The Worth The Trust Scholarship is important to me so that I can continue to follow my lifelong dream of becoming a good horseperson. Owning, training, and eventing has been my dream since I was a child. At that time, I saved every Christmas and birthday gift and all my babysitting money to take riding lessons at a local eventing barn in central New Jersey. I worked for lessons and tried to pick up any ride I could. I had a long hiatus from riding through college, graduate school, and my early career. Thirteen years ago, I was finally in a place in my life where I could include horses, so I launched in.
I have been an assistant research scientist at the University of Wyoming for 20 years. Since then I have seen the funding for biomedical research stagnate and my salary has actually decreased. I have recently been laid off due to a decrease in funding for the project on which I was working. I am searching for another job, in science as well as other areas, but I doubt my income will be equal to my last position. Due to my decreasing income, I have found eventing become more and more difficult for me.
On a limited budget, I have found that buying young or green horses and training them to be more financially feasible than purchasing trained horses. In addition, I think it is more rewarding to ride a horse that I have trained. I am currently eventing on a horse I have owned since he left his mother. I took lessons through each stage of his training, but he has never been trained by a professional.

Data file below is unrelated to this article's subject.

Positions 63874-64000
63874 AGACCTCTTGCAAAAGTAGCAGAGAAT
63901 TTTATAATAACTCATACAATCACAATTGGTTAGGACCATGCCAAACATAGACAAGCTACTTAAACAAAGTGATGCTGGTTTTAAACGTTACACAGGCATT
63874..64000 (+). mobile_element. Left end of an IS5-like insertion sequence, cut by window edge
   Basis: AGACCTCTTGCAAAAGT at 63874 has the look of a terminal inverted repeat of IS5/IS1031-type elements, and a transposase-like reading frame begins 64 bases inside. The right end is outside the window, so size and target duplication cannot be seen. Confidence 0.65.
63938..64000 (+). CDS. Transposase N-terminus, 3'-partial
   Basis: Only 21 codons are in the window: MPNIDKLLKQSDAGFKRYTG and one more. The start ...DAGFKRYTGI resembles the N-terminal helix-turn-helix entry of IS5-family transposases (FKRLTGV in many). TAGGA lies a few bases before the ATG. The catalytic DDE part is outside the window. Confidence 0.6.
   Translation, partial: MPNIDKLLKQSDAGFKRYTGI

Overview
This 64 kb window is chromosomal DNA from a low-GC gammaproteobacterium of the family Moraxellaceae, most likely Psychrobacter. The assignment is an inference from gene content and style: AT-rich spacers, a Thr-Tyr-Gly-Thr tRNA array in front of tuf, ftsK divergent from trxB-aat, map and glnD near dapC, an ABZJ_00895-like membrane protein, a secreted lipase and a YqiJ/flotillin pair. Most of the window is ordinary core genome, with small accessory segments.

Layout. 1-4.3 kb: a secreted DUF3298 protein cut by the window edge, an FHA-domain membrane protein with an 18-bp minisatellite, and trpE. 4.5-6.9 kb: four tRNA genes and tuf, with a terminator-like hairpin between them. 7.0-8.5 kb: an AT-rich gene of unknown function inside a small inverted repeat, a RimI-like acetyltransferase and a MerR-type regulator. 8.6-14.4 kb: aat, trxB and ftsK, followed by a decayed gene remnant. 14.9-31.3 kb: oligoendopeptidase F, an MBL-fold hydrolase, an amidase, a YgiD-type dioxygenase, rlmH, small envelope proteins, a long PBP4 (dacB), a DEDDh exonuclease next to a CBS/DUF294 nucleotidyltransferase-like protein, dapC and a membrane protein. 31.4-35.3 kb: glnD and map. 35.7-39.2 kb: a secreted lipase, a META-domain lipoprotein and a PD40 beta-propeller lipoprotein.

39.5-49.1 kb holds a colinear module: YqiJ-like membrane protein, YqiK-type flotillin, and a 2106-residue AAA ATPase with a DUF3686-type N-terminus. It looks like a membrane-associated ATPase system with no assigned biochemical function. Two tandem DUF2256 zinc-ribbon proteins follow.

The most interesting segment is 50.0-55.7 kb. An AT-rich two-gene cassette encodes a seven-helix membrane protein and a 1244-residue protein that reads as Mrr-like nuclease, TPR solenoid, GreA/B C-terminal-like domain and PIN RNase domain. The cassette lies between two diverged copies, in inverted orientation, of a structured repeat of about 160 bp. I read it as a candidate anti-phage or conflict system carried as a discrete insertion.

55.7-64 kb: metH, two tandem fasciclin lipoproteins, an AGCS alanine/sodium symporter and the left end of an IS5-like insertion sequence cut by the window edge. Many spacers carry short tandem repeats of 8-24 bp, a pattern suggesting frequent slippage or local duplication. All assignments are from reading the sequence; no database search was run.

We have competed successfully through Preliminary, but he is a bit small, under 15 hands high, and has found Training level to be a bit more comfortable for now.
In October 2012, I bought a five-year-old off-the-track Thoroughbred and took him Beginner Novice in June with only one rail in jump penalties. His exuberant playing led to a tendon injury, and I am currently rehabilitating him. I also have a two-year-old Arabian/Oldenburg who received a 78 percent in a Future Event Horse competition last year and promises to be a star. I have been lunging him and just started ground driving and sitting on his back.
I feel like it is very important to take consistent lessons to develop my skills and those of each of my horses. I would like to use the scholarship funds to take lessons locally and to attend clinics on the Colorado front range. My local instructor is Christian Eagles who has competed through the three-star level on her own horse, The Gingerbread Man. I also have access to instructors on the Colorado front range who are ICP Certified Instructors. If time permits, I would also like to get some training in some aspects of event organizing, such as course design.
My ultimate goals include developing my horses while improving my horsemanship skills. My ultimate goal would be for each of my young horses to compete successfully at the upper levels.